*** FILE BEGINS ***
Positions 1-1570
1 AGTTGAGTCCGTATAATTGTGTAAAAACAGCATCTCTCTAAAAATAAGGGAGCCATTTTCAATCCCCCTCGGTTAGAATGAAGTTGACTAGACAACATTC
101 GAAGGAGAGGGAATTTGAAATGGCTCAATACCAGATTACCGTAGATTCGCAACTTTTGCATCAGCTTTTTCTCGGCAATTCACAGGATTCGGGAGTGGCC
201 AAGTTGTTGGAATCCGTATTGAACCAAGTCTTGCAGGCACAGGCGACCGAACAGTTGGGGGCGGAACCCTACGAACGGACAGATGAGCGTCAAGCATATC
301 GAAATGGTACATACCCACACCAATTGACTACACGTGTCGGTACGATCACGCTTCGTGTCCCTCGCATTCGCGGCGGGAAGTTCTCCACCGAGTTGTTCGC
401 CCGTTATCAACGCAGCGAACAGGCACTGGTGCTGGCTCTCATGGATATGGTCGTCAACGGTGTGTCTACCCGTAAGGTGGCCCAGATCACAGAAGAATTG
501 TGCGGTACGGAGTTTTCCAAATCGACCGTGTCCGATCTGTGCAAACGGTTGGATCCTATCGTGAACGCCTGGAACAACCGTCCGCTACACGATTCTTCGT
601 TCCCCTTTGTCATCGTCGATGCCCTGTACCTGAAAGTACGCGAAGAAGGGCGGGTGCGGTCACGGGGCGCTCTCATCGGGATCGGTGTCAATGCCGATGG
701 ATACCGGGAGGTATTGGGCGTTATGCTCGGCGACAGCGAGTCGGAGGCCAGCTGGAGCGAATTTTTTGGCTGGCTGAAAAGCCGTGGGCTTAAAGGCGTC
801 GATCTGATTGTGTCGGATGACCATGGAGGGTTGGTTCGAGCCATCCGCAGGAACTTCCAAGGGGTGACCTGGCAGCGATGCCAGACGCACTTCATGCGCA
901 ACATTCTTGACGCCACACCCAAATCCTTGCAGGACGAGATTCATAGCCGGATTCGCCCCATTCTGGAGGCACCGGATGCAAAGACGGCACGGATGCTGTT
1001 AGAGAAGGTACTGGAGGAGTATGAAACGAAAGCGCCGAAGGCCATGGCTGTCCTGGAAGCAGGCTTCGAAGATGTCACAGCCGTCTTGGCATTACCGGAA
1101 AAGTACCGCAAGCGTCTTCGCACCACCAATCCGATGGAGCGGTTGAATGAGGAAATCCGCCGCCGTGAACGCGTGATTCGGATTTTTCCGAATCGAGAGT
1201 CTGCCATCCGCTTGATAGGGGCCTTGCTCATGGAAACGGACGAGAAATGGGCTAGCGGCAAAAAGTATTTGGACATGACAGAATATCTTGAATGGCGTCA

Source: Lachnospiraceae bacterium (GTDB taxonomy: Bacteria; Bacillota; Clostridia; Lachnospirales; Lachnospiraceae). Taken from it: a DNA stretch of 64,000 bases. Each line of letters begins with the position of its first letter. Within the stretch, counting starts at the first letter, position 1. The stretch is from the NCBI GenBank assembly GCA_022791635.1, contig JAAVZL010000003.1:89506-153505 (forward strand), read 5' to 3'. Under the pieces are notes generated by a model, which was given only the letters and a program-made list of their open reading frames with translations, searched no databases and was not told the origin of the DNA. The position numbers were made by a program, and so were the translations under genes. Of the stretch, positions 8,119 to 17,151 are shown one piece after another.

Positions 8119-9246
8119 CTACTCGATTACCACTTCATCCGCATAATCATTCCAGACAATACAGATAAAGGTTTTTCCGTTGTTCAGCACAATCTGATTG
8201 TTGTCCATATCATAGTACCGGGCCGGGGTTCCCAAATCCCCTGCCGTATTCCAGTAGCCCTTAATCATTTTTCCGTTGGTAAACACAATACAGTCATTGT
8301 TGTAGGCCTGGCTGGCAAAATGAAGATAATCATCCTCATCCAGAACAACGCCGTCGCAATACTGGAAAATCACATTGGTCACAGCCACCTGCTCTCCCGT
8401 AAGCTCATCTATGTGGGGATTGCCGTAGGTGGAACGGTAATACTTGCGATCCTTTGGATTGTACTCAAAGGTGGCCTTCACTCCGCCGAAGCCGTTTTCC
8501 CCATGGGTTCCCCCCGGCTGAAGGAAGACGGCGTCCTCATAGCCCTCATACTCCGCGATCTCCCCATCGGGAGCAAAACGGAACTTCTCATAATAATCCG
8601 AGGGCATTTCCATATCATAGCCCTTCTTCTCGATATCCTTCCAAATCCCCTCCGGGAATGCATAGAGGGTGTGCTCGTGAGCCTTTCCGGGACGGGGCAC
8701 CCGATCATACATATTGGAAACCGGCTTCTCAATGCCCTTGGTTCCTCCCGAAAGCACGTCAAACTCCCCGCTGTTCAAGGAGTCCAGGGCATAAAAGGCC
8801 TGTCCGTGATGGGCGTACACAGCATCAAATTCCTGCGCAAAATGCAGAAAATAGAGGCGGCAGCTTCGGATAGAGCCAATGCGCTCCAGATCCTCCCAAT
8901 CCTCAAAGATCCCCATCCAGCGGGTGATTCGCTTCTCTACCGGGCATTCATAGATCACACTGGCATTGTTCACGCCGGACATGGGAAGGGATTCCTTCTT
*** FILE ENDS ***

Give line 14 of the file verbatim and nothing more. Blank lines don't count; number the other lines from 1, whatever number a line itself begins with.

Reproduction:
1201 CTGCCATCCGCTTGATAGGGGCCTTGCTCATGGAAACGGACGAGAAATGGGCTAGCGGCAAAAAGTATTTGGACATGACAGAATATCTTGAATGGCGTCA